On July 7th Haitian president Jouvenel Moise, a banana exporter-turned-politician, was assassinated in his estate outside downtown Haiti’s capital, Port au Prince, by a band of 26 Colombian mercenaries, some of whom received U.S. military training, plus two Haitian Americans. Moise’s wife, Martine, was wounded in the attack and three mercenaries were killed by Haitian police. The hired thugs met little resistance from Moise’s security guards at his estate in the upscale neighborhood of Kenscoff.
One of the Colombians was Manuel Antonio Grosso Guarín, a 41-year-old retired special operations commando. According to the Colombian newspaper La Semana, Grosso was “a member of the special forces and anti-guerrilla squads,” and in 2013, assigned to the urban anti-terrorist special force group, an elite ‘counter-terrorism’ operation that carry out kidnappings and assassinations of political opponents.
Another is Francisco Eladio Uribe Ochoa, who retired from the Colombian Army in 2019 and was accused in the 2008 murder of Luis Carlos Cárdenas on a possible “false positives” charge, a death squad practice of dressing up murdered dissidents in guerrilla garb, to ‘justify’ the execution. Although officially exonerated, Cardenas remains in files that don’t exist, according to the government.
Colombia is Washington’s closest military ally in Latin America and one of the continent’s most repressive. On May 13, 2021 Opovo Online—a Brazilian media outlet— reported on the hundreds of missing protestors in the context of Colombia’s national strike.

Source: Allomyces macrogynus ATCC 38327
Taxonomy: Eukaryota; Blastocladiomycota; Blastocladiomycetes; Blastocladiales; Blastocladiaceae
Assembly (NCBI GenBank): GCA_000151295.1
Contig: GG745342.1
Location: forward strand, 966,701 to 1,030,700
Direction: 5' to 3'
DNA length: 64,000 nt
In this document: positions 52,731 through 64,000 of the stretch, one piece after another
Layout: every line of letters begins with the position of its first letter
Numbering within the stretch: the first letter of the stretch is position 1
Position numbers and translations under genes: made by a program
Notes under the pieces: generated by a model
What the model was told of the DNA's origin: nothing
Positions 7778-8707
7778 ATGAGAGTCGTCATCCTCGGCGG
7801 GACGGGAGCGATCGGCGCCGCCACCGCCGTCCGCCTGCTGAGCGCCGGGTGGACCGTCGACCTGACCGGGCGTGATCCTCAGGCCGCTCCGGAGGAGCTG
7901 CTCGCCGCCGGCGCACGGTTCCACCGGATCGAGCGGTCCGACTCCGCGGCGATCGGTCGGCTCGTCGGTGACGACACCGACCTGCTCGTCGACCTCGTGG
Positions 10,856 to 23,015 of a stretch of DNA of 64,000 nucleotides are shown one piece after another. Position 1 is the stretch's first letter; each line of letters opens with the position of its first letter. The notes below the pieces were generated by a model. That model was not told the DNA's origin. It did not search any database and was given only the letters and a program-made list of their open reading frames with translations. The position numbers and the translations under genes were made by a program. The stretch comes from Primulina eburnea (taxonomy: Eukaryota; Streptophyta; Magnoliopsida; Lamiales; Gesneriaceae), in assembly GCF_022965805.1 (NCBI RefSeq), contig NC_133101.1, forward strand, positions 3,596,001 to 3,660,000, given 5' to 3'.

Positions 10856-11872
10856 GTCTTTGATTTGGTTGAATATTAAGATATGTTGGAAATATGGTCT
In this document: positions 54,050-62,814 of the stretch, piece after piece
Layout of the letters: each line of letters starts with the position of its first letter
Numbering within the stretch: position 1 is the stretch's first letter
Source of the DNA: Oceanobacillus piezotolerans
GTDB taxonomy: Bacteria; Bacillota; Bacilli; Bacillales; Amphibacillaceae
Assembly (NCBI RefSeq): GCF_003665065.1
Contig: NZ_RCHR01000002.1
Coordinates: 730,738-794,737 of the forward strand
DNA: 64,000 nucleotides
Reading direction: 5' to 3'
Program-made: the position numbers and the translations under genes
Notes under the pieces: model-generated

Reacting to the assassination of Moise, popular rage boiled over at yet another assault on Haitian sovereignty by, so far, unknown forces, although suspicions revolve around competing capitalist forces.
Assassination has not been typical in Haiti’s modern era. “This was a very brutal and shocking event,” said Robert Fatton, a Haitian author and professor at the University of Virginia.
President Moise was the hand-picked choice of the mob-linked, neo-Duvalierist former Haitian President, Michel Martelly, leader of the rightist Haitian Bald-Headed Party (PHTK). In a 2002 article, the Washington Post explained how the pro-U.S. Martelly was a “favorite of the thugs who worked on behalf of the hated Duvalier family dictatorship before its 1986 collapse.”
Wikileaks documents on Haiti, distributed by Julian Assange, revealed intense interference in Haiti’s 2010 elections by U.S. officials, especially by Secretary of State Hillary Clinton, who bullied the Haitian electoral council into bumping-up Martelly into a presidential run-off election in March 2010. After a low turnout of 20 percent, Martelly won.
Upon taking office in 2011 Martelly declared Haiti, “Open for business.” The pro-U.S. Martelly included the now interim Prime Minister Claude Joseph and the interim President Ariel Henry in his rogue’s gallery cabinet. Neither politician was ever elected.
Before his departure in 2016, Martelly handpicked the PHTK’s Moise as his successor, who won with only 9 percent of registered voters! After Moise’s assassination, pro-U.S. loyalists Joseph and Henry became the interim leadership under pressure from the so-called “Core Group” of imperialists and their surrogates, i.e., the U.S., Canada, France, Spain, Germany, Brazil, UN and the U.S. toady, the OAS. Shortly, Henry became interim Prime Minister, the higher post.
The “open” investment climate of PHTK regimes were viewed favorably in a 2018 U.S. State Department Report on “doing business in Haiti.”
Haiti Seethes with Anger
In the aftermath of the assassination, massive numbers of Haitians poured into the streets to protest the catastrophic inequality, poverty and corruption in Haiti – not in grief over a despised and corrupt U.S. puppet.
Moise had allowed most of the legislative and municipal positions to expire without holding new elections. In addition, Moise purged several dissenting judges. On January 13, 2020, Moise formally announced the closure of the 50th legislature.